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San Diego’s Public Art Conversation Continues

The 25 foot sculpture on the San Diego bayfront called

Above: The 25 foot sculpture on the San Diego bayfront called "Unconditional Surrender." It is based on the famous photograph by Alfred Eisenstaedt featuring a soldier kissing a nurse on V-J Day, Aug. 14, 1945.

Kelly Bennett over at Voice of San Diego has been updating readers on new developments and opinions responding to Mayor Sanders'announcement that he will temporarily suspend funding for city public art projects.

She links to a new post by Lucas O'Connor, a self-described "progressive campaign consultant," who sees public art as a way to motivate communities to become involved in government.

I chimed in with some videos featuring artists whose work is in UCSD's Stuart Collection of public art. Hearing artists talk about their ideas behind public works, and how they hope to engage with the environment and community goes a long way towards understanding public art.

In thinking about the ongoing conversation, I was reminded of a These Days show we did back in 2007 about the 25-foot bayfront sculpture "Unconditional Surrender." That sculpture caused a debate about local public art and quality and who gets to decide what is good or bad public art.

The show starts off with art critic Robert Pincus talking about how "Unconditional Surrender" fails on an artistic level. He called it monstrous in an article he wrote in the U-T and reiterates that on the show.

Early on, Pincus talks about what public art can and should do in a community. The show goes on to include callers chiming in on what public art means to them.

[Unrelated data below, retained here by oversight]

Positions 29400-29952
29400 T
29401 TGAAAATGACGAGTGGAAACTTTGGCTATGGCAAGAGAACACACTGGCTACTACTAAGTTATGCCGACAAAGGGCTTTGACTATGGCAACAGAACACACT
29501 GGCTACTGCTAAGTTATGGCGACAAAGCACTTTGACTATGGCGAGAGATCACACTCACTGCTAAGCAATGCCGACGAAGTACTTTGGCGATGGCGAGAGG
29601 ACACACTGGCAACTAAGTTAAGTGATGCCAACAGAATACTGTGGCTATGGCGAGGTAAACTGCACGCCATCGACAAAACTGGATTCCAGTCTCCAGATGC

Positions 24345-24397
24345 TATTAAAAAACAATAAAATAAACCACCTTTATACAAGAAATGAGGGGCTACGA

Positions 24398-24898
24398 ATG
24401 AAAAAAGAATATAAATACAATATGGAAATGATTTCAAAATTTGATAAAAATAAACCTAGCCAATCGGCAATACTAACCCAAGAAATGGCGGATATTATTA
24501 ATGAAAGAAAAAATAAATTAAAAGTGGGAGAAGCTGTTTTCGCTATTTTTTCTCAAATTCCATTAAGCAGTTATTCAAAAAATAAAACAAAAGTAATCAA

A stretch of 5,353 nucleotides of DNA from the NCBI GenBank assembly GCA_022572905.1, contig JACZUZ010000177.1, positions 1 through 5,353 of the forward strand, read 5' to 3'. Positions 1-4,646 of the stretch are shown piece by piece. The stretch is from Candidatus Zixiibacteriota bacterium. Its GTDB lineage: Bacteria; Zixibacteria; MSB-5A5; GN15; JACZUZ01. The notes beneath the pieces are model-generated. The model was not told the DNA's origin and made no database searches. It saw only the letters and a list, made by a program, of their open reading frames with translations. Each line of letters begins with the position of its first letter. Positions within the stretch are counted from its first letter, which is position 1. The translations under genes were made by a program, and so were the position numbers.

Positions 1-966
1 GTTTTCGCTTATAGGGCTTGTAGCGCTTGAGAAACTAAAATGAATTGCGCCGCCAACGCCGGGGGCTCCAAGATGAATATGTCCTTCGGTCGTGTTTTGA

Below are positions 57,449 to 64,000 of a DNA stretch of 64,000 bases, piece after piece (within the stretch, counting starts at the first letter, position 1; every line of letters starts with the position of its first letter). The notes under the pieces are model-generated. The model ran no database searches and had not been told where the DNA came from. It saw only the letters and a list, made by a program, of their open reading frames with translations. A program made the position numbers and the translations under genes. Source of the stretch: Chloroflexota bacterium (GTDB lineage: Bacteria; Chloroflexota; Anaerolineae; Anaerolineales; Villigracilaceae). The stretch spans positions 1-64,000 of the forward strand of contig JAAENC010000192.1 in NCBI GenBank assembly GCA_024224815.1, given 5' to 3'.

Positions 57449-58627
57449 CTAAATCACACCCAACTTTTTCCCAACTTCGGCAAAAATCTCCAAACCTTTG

Later in the show, we talked with Catherine Sass, who was the public art director for the Port of San Diego at that time, and Anthony Block, the then chairman of the Port of San Diego's Public Art Committee. They talk about the Port's process for selecting public art.

Even though the conversation is from 2007, it's very relevant to today's concerns about the value and purpose of public art in our community.

Who else is writing about this topic? Have I missed anyone? Let me know.

Better yet, leave a comment on what you think public art means to a community. Do you like seeing public art around San Diego? If so, why?

UPDATE: Kelly Davis, associate editor of San Diego CityBeat sent me a link to her coverage on this issue. Davis added via email: " I'm perplexed by the city's program. I mean, why put public art at a fire station? Like the council policy says, the piece needs to be located at a 'publicly accessible place' where residents can 'experience and participate in' the piece."

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Avatar for user 'lucasoconnor'

lucasoconnor | October 6, 2010 at 5:40 p.m. ― 6 years, 5 months ago

Part 2 got a little more overtly political, but I'm always impressed by the ability of public art projects to get people involved. It's a low barrier of entry, as everyone has an opinion about art and about what their community is about.

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